Is that a tumbleweed?

25 July, 2008

Yep things have been very quiet here at the tram in the last couple of weeks, work has been crazy, I’ve had some sort of virus and I’ve been trying unsuccessfully to write a post for our corporate blog.

The good news is Karyn Romeis has got my blogging brain going again with her post on the “Well, they just must” approach to implementing learning tools. Like everyone else in the learning world I have seen this many times before. The bit that got me thinking was that the moral to Karyn’s story equally applies to social media initiatives, the ‘must do’ approach for internal blogging was suggested by Tim Leberecht and advocated by Mary Abraham a few weeks ago. Initially I supported the idea and promoted it within our team. I reckon there is a lot of value in encouraging your team to put an hour a week aside to blog about their successes, challenges and random issues from the week.

My colleague Alex suggested to me that the value may only realised if other staff can find information they need on the blog. From one perspective I agree with him, the core idea behind Enterprise 2.0 is to help people to easily communicate and share while they work, if no one reads a post on an internal blog then neither of these objectives are being achieved. From a different perspective, if we look at it as part of a personal learning strategy I see immense value in regular reflection for an individual’s practice (that’s the whole point of this blog!).

To come back to the point, you have to ask, is an individual going to gain the value from a reflective experience if they feel they are being forced to do it? This is where we come back to Karyn’s story, if we force adoption of a learning tool the learning experience will be tainted and the maximum value is unlikely to be obtained. More advisable, yet more difficult is – you guessed it – articulate the value to be obtained from the experience and make time available to the team to take up the opportunity.


4 Responses to “Is that a tumbleweed?”

  1. Mary Abraham Says:

    Mick –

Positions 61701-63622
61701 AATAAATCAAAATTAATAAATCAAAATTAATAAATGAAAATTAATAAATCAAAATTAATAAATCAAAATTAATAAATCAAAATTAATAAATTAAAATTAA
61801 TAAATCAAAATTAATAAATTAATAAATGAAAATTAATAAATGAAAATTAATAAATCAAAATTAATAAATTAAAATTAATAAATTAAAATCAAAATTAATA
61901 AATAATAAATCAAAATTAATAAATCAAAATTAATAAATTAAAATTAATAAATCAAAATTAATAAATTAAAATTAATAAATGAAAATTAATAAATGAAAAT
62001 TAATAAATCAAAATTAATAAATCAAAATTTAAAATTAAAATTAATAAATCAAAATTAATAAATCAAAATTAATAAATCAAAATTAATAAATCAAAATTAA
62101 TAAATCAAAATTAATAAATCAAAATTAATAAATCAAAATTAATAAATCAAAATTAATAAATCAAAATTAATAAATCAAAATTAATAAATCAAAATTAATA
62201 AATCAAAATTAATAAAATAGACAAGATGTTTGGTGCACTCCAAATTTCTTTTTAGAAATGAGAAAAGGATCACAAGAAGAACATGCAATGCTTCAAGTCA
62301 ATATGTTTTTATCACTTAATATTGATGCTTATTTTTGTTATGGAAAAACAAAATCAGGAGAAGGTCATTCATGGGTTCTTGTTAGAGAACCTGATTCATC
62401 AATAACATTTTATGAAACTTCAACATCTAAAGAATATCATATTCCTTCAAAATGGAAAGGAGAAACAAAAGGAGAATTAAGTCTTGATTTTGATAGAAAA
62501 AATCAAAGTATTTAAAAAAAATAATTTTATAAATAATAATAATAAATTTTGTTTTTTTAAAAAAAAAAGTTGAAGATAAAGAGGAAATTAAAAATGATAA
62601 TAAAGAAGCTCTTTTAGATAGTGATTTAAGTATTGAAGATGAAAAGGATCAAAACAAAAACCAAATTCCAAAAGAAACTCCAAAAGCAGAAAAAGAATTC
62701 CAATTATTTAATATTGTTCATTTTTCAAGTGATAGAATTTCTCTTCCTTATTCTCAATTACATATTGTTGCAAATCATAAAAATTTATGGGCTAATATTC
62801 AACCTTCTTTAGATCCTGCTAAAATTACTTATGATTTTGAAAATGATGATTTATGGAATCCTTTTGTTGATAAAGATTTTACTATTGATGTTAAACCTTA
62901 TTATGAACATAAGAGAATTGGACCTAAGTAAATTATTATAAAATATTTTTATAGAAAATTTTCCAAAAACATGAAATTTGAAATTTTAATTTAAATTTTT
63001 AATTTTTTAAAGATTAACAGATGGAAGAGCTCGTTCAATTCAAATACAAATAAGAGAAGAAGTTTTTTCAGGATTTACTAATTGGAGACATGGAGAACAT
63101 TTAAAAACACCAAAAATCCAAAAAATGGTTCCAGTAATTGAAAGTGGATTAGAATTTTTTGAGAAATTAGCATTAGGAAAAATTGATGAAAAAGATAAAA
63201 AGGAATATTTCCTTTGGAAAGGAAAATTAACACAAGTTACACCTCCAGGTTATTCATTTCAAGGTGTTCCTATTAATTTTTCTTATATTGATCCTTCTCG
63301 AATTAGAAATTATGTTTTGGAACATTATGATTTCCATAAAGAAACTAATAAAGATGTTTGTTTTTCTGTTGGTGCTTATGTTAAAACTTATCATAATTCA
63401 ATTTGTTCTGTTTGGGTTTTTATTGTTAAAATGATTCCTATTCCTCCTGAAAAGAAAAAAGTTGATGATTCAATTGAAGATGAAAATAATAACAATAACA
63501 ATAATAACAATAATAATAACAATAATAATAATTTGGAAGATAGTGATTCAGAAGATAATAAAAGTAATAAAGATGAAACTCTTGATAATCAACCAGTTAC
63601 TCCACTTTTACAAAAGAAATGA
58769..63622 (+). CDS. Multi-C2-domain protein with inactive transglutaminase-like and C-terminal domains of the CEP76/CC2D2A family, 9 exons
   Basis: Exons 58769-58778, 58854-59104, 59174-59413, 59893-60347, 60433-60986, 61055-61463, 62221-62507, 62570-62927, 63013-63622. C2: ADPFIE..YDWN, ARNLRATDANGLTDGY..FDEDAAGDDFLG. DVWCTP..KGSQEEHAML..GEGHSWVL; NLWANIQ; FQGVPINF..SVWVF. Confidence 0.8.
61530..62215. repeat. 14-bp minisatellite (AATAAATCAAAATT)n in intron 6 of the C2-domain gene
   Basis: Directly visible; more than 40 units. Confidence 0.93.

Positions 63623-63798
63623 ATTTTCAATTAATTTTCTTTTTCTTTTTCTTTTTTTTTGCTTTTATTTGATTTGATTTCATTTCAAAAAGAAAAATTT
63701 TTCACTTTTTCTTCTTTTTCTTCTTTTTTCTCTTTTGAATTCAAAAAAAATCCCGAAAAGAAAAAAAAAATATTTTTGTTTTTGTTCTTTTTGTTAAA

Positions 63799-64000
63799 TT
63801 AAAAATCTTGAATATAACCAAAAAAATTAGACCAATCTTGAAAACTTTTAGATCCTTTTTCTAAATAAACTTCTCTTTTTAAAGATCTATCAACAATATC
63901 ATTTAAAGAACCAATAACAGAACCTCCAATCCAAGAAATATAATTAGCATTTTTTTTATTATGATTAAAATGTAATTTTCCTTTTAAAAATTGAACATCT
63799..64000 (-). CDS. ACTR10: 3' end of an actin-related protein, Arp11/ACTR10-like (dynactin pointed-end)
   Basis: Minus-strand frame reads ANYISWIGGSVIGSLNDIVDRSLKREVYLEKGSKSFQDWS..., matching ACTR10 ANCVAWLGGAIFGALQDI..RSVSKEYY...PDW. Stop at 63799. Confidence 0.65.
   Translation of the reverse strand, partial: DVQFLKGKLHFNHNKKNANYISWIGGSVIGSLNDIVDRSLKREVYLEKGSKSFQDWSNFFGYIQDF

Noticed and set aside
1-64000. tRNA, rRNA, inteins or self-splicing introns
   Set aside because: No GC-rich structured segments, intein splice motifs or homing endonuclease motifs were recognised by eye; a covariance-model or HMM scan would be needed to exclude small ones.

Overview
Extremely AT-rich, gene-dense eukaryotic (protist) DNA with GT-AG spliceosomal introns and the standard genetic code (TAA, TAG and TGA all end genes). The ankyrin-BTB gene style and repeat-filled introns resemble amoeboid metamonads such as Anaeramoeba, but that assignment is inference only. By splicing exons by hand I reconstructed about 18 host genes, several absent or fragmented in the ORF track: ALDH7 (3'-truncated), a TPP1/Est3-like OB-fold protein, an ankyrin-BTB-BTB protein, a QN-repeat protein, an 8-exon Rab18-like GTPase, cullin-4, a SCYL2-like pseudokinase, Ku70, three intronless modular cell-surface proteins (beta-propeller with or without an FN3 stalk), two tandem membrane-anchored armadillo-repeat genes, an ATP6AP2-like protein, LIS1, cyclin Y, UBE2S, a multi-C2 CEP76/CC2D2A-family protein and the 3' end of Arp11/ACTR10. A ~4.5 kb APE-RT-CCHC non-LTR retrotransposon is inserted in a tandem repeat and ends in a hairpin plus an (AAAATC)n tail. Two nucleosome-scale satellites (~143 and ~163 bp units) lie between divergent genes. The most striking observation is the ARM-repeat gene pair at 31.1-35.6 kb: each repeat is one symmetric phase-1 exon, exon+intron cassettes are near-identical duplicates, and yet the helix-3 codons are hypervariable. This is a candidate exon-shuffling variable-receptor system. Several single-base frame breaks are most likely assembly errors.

Thanks for advancing the conversation in such a constructive manner. It’s hard when a tool used initially for primarily social purposes is moved within a corporate environment. There inevitably is a restriction of freedom that comes with that transition. While I understand and sympathize with the social media purists, I’m also cognizant of the needs of the organizations that adopt these tools.

    Your post has caused me to think further about this. I’ll be back blogging about it shortly. This topic seems a little like a visit to the dentist — not always fun, but definitely necessary.


  2. maxelsen Says:


    I used to write an internal blog at my old accounting firm – a weekly roundup of stuff I’d done for clients – and sent it to key people around the place. As a communications exercise. It was mostly positive from my point of view – I relied on referrals of work to clients, and it helped me get in front of clients if their managers knew I existed.

    Unfortunately one partner got offended when I said that my ‘paying work this week was shorter than Shorty McDwarf’s ankle socks after his sole reduction surgery’. Perhaps I could have chosen a different turn of phrase, but unfortunately he was a ‘power partner’ and in that environment you do not offend a ‘power partner’.

    It was useful from a reflection exercise, but I can say that finding that hour a week was really, really, really tough when you’re supposed to bill 35 hours a week, do 10 hours marketing, and 10 hours admin… and then come a cropper on internal politics :).

    Thanks: Micheal

  3. […] an organisation as ‘reflective’ tools for sharing and learning (see Abraham, Leberecht, Leyden and Cornelius). Those exchanges dovetail nicely with another weighty debate around tailoring the […]

  4. bmepain Says:

    Greets! Really interesting. keep working!

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